My wife Susan, and 7-year-old daughter Amanda went to Korea in the year 2000 to pick up our daughter and Amanda’s new baby sister—Marisa. In the Summer of 2019, Marisa and I returned. We have changed some, Korea has changed some, but the bright smile on the face of Mrs. Kim, her foster mother, was the same.
In that reunion, Mrs. Kim brought her own daughter, who is about the same age as our Amanda. It was interesting hearing things from her perspective. While meeting, we all noticed that the chair behind us was the same one that was photographed 19 years ago with Mrs. Kim holding Marisa as an infant. Mrs. Kim insisted we take an updated photo of a fully grown Marisa sitting on her lap in the same chair! We all laughed so much. It was a wonderful and memorable reunion.
I usually make all the arrangements for our family trips, but Tour Korea meant handing the responsibility of the planning over to others—and that is what they do completely! Everything I could think of was already handled by the tour folks. I had to learn to let go in the same way that I had to let Marisa process so much of this experience herself.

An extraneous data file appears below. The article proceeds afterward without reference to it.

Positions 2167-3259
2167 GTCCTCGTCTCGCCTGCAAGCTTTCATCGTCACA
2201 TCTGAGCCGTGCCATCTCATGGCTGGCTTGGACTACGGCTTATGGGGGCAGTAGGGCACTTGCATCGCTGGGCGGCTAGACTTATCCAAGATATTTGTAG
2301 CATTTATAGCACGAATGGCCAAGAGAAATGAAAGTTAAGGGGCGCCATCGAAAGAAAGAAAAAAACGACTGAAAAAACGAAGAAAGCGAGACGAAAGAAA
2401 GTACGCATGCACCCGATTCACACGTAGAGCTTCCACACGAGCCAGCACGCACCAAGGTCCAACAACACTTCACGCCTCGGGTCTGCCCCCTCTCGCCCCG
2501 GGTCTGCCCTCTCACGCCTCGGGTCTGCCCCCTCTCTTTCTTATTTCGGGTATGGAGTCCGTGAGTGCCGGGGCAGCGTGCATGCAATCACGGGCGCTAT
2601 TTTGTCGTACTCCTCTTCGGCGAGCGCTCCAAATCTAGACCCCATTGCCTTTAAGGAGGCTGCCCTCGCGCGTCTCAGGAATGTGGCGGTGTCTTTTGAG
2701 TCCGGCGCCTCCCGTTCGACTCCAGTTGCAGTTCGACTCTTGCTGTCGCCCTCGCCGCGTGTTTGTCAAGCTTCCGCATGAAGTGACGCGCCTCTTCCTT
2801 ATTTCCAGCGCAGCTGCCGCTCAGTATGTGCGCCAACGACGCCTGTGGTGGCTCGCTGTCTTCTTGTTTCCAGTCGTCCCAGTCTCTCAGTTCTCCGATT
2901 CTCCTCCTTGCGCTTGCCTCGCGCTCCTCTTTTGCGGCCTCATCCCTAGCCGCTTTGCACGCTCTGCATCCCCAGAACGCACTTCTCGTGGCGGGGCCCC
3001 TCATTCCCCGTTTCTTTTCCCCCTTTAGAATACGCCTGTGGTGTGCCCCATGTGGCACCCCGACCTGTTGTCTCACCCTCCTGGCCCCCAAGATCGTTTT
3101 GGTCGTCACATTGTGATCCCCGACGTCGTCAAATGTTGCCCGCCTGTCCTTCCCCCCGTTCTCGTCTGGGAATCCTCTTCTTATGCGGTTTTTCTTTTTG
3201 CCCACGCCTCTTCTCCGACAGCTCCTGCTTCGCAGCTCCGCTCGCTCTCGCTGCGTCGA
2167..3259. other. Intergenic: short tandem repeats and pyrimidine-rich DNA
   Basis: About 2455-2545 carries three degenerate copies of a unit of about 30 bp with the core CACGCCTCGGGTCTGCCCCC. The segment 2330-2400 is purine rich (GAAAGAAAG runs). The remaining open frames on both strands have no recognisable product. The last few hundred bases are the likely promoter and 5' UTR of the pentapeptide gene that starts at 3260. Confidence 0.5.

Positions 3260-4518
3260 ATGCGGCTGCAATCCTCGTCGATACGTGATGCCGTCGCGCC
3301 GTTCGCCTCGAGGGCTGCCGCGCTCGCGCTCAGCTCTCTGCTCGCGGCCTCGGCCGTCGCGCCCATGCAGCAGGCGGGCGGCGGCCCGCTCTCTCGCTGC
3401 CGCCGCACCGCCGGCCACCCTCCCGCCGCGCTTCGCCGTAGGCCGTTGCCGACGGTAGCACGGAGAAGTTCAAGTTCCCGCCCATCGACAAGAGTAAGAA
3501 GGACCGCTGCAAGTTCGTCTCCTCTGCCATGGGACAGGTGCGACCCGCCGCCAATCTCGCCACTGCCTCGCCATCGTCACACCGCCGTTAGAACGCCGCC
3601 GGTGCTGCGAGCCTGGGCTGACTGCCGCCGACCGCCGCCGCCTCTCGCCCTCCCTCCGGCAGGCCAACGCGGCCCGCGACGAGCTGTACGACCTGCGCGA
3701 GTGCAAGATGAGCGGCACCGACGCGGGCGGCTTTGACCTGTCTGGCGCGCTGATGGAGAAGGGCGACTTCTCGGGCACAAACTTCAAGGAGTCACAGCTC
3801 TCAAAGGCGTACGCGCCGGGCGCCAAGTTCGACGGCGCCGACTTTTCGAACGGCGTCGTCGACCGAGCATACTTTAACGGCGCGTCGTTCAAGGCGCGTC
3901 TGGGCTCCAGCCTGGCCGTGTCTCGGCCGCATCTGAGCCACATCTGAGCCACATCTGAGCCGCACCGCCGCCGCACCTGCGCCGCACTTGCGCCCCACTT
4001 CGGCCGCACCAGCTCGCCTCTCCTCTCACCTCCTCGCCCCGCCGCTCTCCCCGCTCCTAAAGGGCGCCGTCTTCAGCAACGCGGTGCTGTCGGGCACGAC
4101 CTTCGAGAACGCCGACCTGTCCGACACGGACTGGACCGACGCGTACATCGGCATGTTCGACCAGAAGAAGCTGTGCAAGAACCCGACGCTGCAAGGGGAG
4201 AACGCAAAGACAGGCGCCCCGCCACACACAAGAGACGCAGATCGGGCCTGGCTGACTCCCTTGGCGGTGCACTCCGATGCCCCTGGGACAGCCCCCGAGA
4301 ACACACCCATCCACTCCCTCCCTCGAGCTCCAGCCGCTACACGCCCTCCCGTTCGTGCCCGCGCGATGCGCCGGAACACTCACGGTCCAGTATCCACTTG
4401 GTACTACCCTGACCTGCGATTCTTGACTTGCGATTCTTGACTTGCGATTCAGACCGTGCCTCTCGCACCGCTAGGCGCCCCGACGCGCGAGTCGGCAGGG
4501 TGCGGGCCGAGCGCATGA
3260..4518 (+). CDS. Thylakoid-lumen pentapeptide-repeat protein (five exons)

I believe strongly that adoptees are entitled to their own responses to their unique experience—whether they want to know as much as possible, or as little as needed. As part of this tour group, I learned different things touch different people profoundly. We learned so much and were exposed to such a variety of things.
One of the most meaningful stops for me was up a winding road up to visit a monument park dedicated to mothers who had placed children for adoption. It is the only place quite like it in all of South Korea. It reinforced in me the power of remembrance. I thought of these birth mothers and foster mothers often during our trip. In 2000, Mrs. Kim mentioned to us that all she cared about was to know that Marisa was doing well. In 2019, she was all smiles when she saw what a wonderful young woman that baby on her lap had become.
-AnthonyLearn About Tour Korea 2021